Making our own collective future in Scotland Gerry HassanSunday National, January 3rd 2021 Until it arrived, 2020 was seen by many as a symbol of the future. It was a benchmark and distant date with destiny – aided by phrases like ‘2020 vision’. But 2020 didn’t feel like the future that had been predicted - or like any other year. This is a salutary lesson. Much of the future is always surprising, unimagined and unpredictable - while other parts are predictable or ‘inevitable surprises’. To think, dream and conceive of the future is part of what
Message to the Messengers: What do we do after Yes?Gerry HassanScottish Left Project, December 5th 2014 It is a frenetic, dynamic time to be living in Scotland – politically, culturally and in many other aspects of public life. Nearly three months since the momentous indyref Scotland is still gripped by a sense of movement, possibilities and new openings – up to and beyond the 2015 and 2016 elections. Yet at the same time in parts of the independence movement there are unrealistic expectations of political change, of belief that the union is finished, and that Scotland can embark
What do we do we do about the United Kingdom? And Why Federalism isn’t the AnswerGerry HassanOpen Democracy, July 4th 2014 In the last few weeks political debate has become filled with talk of the possibility of a federal United Kingdom. This has come not surprisingly exclusively from pro-union voices. There was Tory MSP Murdo Fraser’s recent thoughtful speech, David Torrance’s short book on British wide federalism, and even former Prime Minister Gordon Brown mulling over the subject. Murdo Fraser in his Reform Scotland talk said that ‘federalism within the UK, if it were workable and could be
Creating a Space for a Different Scottish FutureGerry HassanNational Collective, March 7th 2013 Thinking, imagining and attempting to create the future, and embracing and encouraging change, comes naturally to human beings. We do these things everyday in numerous ways throughout our lives, subconsciously and unconsciously, usually without reflection or realisation. Recognising that we do is one of the first steps in demystifying these terms, democratising them, and taking them back from the consultancy class and from managerial jargon. When I first saw Say So Scotland’s initiative to develop a Citizens’ Assembly I was initially wary, thinking it was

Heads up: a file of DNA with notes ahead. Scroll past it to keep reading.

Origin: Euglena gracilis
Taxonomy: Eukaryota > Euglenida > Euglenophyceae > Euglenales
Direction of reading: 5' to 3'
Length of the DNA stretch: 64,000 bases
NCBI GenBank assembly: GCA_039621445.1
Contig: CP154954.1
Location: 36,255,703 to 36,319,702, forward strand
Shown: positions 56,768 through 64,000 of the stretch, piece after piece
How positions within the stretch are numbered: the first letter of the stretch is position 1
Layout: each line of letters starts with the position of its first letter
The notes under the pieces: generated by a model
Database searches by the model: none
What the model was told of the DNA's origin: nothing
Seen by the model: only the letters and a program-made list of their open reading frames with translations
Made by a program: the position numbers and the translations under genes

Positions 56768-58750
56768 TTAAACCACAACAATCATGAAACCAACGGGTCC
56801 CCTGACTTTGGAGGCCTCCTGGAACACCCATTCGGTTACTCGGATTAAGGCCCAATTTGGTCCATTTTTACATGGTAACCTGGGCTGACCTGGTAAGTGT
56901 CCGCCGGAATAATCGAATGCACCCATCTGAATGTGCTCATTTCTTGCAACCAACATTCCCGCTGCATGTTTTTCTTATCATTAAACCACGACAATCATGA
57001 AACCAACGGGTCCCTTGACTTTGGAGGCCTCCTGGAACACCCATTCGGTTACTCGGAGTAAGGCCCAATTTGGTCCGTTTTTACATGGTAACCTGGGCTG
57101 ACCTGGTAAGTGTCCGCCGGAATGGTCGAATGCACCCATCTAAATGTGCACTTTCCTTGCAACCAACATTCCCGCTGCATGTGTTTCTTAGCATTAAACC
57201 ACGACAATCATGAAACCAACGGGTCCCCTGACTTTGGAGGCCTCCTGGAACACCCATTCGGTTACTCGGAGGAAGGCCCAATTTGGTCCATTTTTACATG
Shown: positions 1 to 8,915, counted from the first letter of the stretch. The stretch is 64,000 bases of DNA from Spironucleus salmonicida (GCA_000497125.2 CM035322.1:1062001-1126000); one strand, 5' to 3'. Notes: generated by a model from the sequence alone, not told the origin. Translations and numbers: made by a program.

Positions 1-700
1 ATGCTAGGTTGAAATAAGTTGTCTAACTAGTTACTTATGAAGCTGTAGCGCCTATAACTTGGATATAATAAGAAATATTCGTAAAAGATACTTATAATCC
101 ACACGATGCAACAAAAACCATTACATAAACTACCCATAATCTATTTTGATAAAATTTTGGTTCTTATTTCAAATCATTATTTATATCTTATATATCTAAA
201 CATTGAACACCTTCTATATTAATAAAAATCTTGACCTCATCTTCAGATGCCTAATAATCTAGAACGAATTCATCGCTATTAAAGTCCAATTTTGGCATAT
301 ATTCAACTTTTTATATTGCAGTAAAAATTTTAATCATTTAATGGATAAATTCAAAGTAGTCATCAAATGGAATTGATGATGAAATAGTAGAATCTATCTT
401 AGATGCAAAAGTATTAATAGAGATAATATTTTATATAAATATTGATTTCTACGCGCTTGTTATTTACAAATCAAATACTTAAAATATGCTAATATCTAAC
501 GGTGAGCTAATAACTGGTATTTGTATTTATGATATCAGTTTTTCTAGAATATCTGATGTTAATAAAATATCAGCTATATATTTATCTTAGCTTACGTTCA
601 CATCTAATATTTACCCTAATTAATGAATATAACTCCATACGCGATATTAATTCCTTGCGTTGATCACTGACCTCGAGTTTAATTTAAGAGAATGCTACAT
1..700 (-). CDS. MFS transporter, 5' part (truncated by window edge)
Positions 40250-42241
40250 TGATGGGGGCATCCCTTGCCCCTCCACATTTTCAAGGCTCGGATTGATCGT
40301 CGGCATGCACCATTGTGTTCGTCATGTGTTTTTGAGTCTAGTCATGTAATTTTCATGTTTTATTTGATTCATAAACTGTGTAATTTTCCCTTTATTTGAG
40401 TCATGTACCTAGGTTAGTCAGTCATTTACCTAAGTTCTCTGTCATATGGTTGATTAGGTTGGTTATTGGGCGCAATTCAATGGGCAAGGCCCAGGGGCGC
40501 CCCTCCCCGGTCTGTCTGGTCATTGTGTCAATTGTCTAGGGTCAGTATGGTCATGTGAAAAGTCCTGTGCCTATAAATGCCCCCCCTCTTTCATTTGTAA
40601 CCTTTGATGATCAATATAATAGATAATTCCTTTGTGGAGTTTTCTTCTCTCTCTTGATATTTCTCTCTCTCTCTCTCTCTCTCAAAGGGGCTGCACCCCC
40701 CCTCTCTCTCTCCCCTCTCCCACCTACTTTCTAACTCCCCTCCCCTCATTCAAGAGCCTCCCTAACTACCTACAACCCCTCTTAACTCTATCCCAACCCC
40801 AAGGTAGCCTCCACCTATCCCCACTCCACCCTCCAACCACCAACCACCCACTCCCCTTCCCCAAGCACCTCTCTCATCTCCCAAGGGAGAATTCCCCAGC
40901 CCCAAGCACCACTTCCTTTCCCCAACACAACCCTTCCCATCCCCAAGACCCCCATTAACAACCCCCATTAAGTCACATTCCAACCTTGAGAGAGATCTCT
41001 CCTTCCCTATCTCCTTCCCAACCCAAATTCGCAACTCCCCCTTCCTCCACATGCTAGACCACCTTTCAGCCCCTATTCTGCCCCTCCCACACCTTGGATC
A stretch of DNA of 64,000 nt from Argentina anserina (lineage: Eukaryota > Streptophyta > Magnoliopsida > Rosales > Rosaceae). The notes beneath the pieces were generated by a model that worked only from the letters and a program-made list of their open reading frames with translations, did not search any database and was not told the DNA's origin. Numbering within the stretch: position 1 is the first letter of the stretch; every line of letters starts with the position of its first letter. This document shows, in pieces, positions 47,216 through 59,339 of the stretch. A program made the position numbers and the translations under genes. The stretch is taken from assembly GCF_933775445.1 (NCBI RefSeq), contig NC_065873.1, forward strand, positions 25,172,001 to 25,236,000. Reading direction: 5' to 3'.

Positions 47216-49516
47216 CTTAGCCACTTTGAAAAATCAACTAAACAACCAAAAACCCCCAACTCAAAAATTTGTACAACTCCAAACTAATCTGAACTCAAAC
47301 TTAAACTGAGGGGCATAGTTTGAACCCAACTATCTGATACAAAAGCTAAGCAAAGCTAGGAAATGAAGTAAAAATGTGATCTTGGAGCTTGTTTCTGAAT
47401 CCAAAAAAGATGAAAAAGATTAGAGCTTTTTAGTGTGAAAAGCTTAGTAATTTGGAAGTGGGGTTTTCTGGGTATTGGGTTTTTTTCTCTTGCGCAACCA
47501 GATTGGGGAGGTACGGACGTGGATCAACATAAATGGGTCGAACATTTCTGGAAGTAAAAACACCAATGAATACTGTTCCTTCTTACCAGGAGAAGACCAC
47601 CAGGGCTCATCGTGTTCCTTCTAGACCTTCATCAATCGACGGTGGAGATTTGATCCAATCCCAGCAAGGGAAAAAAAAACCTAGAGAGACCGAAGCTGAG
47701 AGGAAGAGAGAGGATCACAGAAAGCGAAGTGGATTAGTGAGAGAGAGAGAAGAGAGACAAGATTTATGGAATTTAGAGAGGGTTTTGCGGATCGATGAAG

So who will speak out for a better Scotland? Gerry HassanThe Scotsman, February 4th 2012 Human beings have a need to associate, to feel they belong and to be part of wider groupings. We all recognise this, but we also know some of the limits: the power and negativity of being in a gang, tribe or group, of including and excluding. In my life many things have defined how I see myself and how I interpret the world: various values, philosophies, labels and outlooks, from politics to culture to of course, football. I used to define myself
Scotland’s Future Story of Hope: How we Defeat the Forces of PessimismGerry HassanBella Caledonia, April 28th 2011 Imagine this. If you were studying Scotland from a far off world, say Venus or Mars, what kind of impression would you get? If you were looking and listening to our TV and radio you would find a very peculiar place. It would be one that lived on or off one street: Byres Road, Glasgow; it would be nearly entirely male, with very few women; and the men would be often boorish, angry and shouting perhaps because of this; and
What’s the Story of Scotland’s Future?Gerry HassanScottish Review, April 28th 2011 Like many people I have been watching and reflecting on the Scottish Parliament elections, and finding them in equal parts fascinating and frustrating. In one way, these are elections of some theatre and drama, the Labour-SNP contest, the background of the cuts, what happens to the Tories and Lib Dems. And yet they are not really an example of an imaginative, emboldened, or even in parts honest politics. Post-war Scotland: From ‘We Have a Dream’ to ‘We are Doomed’ There is so much unsaid and unstated.
What is Scotland’s Big Story?Gerry HassanThe Scotsman, March 26th 2011 What is the Big Story of Scotland: as a nation, society, and politically? Like William Hague’s mojo, we know we once had one and that we have now lost it. Scotland has had a number of big stories over the years: Empire Scotland, kirk Scotland, Red Clydeside, and the nationalist dream of independence. Now we mostly have muddle and confusion. The next few weeks are going to see an awful lot of sound and fury. Politicians will make jabbing points not listening to each other; men will make